Ever since neo-Nazis descended on Charlottesville, Virginia, earlier this month to protest the removal of a statue of Robert E. Lee, Confederate monuments have reemerged as flashpoints for the national conversation about race, white supremacy, and history.
But the bronze statue of Lee riding a horse in Charlottesville is just one of 1,500 Confederate memorials scattered across the United States. Most of them were erected decades after the end of the Civil War as a result of a revisionist set of beliefs often referred to as the “Lost Cause” that aimed to romanticize the Confederacy and downplay the issue of slavery.
While groups fighting to keep the monuments insist they’re integral to Southern history and identity, others consider them symbols of white supremacy that have no place in public spaces. In the wake of Charlottesville, for example, officials in some cities have scrambled to take down their Confederate monuments. Protesters in Durham, North Carolina, meanwhile, took matters into their own hands and toppled a statue without city permission.
Here’s what’s been unfolding around monuments in the last 24 hours alone.
Man charged for attempting to bomb Confederate statue in Houston
Federal authorities announced that Andrew Schneck, 25, had been charged on Monday for attempting to bomb a statue celebrating a Confederate military figure erected in 1905.
According to charging documents, a Houston park ranger found Schneck late Saturday night kneeling in front of the monument and holding two small boxes, a bottle of clear fluid, a timer, and wires. Bomb-squad investigators later determined that the bottle contained the explosive nitroglycerin and the box contained other ingredients needed to “provide a viable explosive device,” according to a statement from the U.S. Attorney’s Office for the Southern District of Texas.
Ellicott City, Maryland, removes Howard City Confederate monument during the night
Under cover of darkness, Ellicott City, Maryland, removed a Confederate monument from outside the Howard County courthouse on Monday night. The city’s county executive, Allan Kittleman, ordered its removal after explaining in a Facebook post that he believed the monument should be in a local museum instead.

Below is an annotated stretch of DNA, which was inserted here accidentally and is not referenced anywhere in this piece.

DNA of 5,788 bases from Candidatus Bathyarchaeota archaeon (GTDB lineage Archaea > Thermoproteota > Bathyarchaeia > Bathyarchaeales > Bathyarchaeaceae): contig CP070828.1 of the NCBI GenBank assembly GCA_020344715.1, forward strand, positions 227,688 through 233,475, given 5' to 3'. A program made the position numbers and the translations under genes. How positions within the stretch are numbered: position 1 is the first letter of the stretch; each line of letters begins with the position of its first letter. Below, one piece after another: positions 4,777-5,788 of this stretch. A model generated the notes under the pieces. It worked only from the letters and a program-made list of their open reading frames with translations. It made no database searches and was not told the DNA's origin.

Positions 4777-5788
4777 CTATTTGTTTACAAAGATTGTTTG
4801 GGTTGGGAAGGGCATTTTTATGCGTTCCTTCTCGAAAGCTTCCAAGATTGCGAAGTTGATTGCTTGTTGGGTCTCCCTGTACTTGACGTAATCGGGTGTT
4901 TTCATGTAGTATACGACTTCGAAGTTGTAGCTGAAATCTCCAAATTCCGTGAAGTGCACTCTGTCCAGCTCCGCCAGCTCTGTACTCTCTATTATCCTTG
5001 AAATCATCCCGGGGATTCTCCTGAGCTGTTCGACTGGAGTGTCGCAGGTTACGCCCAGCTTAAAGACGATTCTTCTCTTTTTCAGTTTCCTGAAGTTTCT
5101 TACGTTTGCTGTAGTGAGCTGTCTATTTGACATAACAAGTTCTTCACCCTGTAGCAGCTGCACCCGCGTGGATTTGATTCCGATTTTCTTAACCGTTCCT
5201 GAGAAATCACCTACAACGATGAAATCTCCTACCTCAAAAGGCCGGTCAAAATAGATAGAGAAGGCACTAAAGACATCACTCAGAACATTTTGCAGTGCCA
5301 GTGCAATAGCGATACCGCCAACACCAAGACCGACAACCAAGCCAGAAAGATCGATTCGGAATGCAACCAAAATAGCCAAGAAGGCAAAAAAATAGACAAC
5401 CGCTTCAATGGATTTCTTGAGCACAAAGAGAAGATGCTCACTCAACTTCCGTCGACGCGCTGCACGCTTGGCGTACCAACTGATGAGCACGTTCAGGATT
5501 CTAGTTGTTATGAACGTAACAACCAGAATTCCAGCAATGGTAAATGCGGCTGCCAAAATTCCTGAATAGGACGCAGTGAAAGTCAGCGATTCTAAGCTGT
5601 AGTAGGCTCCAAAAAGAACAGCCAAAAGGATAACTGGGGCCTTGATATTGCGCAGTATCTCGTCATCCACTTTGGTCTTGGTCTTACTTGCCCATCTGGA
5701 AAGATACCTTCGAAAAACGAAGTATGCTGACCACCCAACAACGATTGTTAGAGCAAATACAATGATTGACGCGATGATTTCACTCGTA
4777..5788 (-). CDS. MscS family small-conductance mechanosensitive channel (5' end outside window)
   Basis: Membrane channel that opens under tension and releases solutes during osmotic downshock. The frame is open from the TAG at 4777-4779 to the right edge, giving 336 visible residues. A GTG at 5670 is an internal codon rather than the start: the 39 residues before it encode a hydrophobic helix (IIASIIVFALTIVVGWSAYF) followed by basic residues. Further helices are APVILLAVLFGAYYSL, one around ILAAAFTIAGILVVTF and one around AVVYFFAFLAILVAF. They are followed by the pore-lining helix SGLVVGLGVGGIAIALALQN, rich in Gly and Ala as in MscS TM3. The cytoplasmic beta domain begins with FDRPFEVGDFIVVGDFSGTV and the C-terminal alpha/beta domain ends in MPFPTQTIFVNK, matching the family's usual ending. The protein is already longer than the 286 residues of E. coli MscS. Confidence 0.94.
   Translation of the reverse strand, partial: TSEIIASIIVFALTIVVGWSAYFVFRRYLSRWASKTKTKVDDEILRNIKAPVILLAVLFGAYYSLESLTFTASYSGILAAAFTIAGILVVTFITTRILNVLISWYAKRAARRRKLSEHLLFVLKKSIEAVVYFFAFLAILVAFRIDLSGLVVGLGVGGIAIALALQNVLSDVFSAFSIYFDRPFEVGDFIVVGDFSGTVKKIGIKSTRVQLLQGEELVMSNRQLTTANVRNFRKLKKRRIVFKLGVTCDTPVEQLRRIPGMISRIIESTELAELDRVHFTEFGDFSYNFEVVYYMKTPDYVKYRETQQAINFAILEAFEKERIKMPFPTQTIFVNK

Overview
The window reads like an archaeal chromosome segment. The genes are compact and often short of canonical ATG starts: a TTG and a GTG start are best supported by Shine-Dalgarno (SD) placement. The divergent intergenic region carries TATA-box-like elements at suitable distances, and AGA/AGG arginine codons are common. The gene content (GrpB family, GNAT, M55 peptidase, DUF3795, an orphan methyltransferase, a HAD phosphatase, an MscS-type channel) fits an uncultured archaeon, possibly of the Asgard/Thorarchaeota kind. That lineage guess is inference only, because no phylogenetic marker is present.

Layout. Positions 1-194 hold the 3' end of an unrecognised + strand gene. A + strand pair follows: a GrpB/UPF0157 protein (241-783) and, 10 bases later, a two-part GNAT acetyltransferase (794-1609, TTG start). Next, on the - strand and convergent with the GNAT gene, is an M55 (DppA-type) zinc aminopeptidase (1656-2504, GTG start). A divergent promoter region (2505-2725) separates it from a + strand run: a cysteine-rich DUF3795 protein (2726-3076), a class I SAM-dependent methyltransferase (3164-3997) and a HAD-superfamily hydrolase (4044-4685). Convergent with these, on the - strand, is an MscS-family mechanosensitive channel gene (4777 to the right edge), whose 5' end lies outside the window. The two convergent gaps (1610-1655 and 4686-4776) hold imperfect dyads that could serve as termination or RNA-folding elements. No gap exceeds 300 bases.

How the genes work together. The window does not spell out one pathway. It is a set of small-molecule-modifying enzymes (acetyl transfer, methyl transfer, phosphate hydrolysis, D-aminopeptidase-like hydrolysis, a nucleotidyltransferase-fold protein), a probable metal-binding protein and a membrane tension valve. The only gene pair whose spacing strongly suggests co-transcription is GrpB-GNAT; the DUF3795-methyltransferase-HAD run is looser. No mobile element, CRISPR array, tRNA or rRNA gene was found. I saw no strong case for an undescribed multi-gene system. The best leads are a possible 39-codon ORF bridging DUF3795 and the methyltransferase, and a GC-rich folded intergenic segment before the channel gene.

“It’s become increasingly clear in recent weeks that memorials such as this are hurtful to many residents in our community and elsewhere,” Kittleman wrote. “Given these feelings and the tragedy in Charlottesville, I felt compelled to remove this memorial from public property.”
Protesters demand removal of Confederate monument in Bradenton, Florida
Hundreds of protesters, led by Black Lives Matter activists, gathered Monday evening in downtown Bradenton to demand the removal of a Confederate monument erected in 1924 outside the courthouse. Last Friday, the city council voted 6-1 to board up the granite obelisk with plywood to protect it from the planned rally.
The structure memorializes Generals Stonewall Jackson and Robert E. Lee, and president of the Confederacy Jefferson Davis, and was raised “in memory of our Confederate soldiers.”
Protesters chanting “Take it down!” encountered a smaller group of counterprotesters defending the monument with shouts of “It’s history!” While “tensions began to flare” early on between the two sides, according to the Bradenton Herald, local law enforcement acted quickly and ultimately sent in horses to break up the melée.
Debate over Confederate monument dominates Decatur, Georgia, City Council meeting
Emotions were reportedly running high on Monday as around 75 residents from Decatur — located in the Atlanta metropolitan area — attended a city council meeting to discuss the future of the Confederate monument that has sat in the city’s square since 1908. Local news reported that the majority of attendees said the monument should be moved away from a position of reverence and into a museum-like setting.
In the last week, dueling petitions have been circulating in Decatur. One supporting the monument has garnered more than 1,000 signatures. Another calling for its removal has more than 2,000 signatures. Residents presented both to the City Council on Monday.
Last week, someone smeared the monument with feces.
Christopher Columbus statue in Baltimore vandalized with sledgehammer
A 225-year-old monument honoring Christopher Columbus, the explorer and colonialist who traveled from Spain to “discover” America, was vandalized on Monday morning. While Columbus is obviously not a Confederate icon, the incident exemplifies heightened scrutiny of the historical events and figures memorialized in statues and monuments across the country.
A video posted on YouTube shows two individuals, one of whom tapes a sign to the monument that reads, “The Future is racial and economic justice.” Someone then takes a sledgehammer to the monument.
“Christopher Columbus symbolizes the initial invasion of European capitalism into the Western Hemisphere,” says “Ty,” the video’s narrator.